For some dogs, an occasional, isolated episode of vomiting can be nothing to worry about. If your dog does not have any other signs of illness (e,g, fever, lethargy, not eating), it is best to be patient and continue to monitor your dog.
Signs that Your Dog Needs to See a Veterinarian
- Vomiting beyond a day or two
- Vomiting more than three times
- Vomiting large amounts
- Vomiting along with lethargy and/or diarrhea
- Vomiting with blood in it
What You Can Do in the Meantime
- Do not feed your dog for 12 hours; then try feeding a small amount of a bland food (e.g., plain boiled chicken and plain cooked white rice). If he/she keeps this food down, continue to feed frequent small amounts of bland food for a day or two. If your dog continues to vomit, withhold food until your dog can see a veterinarian.
- Encourage your dog to drink small, frequent amounts of water so that he/she does not become dehydrated. Water fountains can entice your dog to drink more water. Place additional bowls of fresh water throughout the house.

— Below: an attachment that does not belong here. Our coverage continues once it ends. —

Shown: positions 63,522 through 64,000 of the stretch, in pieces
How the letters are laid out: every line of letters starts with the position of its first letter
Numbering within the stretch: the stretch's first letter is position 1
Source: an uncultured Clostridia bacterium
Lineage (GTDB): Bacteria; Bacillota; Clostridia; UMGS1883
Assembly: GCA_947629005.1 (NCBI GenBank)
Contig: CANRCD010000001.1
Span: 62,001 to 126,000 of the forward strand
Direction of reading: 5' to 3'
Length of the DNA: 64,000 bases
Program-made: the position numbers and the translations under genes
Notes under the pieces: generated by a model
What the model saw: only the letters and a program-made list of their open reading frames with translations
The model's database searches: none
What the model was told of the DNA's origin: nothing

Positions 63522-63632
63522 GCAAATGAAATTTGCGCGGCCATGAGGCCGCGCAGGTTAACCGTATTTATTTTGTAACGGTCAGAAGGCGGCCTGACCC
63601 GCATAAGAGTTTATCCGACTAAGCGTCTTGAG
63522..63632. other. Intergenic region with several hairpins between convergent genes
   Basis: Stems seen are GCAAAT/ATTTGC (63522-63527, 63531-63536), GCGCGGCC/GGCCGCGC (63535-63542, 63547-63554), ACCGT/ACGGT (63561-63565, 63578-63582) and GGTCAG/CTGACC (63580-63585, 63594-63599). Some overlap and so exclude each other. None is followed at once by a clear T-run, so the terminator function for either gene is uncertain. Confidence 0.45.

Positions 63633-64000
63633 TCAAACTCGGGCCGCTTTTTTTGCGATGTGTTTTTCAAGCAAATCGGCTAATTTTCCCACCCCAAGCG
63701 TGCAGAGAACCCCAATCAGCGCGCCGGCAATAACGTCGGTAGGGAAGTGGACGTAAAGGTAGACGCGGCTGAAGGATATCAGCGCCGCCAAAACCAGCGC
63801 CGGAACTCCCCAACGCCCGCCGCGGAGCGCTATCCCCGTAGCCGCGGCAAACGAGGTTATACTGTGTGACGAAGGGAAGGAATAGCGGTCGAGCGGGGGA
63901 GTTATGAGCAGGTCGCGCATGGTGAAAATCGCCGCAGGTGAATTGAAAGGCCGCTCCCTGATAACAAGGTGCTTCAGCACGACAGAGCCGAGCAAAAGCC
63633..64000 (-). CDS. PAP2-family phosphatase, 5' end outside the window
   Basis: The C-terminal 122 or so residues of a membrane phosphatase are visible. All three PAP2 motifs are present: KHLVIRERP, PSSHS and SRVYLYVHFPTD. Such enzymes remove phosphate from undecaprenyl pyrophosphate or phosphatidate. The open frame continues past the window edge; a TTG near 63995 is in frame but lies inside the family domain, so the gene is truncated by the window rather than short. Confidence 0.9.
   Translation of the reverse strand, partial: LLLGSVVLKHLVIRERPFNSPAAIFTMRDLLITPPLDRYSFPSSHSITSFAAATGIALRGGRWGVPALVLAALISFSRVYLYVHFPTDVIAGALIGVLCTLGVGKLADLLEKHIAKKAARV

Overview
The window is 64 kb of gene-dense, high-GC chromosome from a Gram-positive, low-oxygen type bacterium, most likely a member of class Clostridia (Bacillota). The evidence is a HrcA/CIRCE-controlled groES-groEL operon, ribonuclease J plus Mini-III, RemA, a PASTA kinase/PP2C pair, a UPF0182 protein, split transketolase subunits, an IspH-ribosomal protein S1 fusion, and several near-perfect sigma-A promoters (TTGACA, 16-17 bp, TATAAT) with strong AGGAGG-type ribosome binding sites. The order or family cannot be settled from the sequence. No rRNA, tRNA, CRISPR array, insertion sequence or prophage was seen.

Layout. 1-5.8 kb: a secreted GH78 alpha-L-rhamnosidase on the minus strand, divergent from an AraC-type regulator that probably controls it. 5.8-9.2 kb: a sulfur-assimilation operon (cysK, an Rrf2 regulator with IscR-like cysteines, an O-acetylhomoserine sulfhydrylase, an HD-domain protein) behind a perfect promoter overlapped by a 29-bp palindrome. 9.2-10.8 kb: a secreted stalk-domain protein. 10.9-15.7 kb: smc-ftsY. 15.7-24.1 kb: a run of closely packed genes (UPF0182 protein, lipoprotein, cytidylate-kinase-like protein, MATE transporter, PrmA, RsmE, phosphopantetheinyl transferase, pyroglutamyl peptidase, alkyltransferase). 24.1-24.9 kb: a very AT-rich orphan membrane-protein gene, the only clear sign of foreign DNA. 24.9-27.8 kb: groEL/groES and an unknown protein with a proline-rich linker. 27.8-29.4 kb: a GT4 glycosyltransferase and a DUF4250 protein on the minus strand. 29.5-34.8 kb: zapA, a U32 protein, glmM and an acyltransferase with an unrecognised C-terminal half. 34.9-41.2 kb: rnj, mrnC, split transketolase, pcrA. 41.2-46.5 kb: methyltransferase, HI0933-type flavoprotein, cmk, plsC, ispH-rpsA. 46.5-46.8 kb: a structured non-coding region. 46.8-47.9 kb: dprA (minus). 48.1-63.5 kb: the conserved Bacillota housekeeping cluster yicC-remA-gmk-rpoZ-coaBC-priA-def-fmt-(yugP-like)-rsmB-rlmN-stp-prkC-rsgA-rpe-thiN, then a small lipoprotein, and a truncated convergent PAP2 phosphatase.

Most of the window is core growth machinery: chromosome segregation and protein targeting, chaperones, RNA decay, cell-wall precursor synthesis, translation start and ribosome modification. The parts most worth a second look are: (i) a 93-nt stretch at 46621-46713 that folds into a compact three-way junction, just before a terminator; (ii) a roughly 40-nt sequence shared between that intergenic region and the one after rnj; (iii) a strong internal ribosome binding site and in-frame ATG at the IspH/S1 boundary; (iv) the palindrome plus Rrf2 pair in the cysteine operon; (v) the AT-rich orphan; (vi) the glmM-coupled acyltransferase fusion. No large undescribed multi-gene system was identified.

- Look around your house for any evidence that your dog got into something that he/she should not have (e.g., garbage can is knocked over, household items have been chewed up, medications or chemicals are spilled on the floor).
- If your dog is new to your home, minimize stress by providing a "safe zone" where your dog can retreat without being bothered by people or other pets.
Common Causes of Vomiting
- Diet changes
- Toxins like antifreeze, Xylitol, leaves of poisonous plants, slug bait, and certain medications
- Swallowing objects such as stuffing from a toy, parts of shoes, rocks, etc.
- Gastrointestinal conditions like constipation, inflammatory bowel disease, or intestinal obstruction
- Infectious diseases like parvovirus
Treatment of Vomiting
- Subcutaneous or intravenous fluid therapy
- Medication to stop vomiting
- Bland, easily digested diet once the vomiting has stopped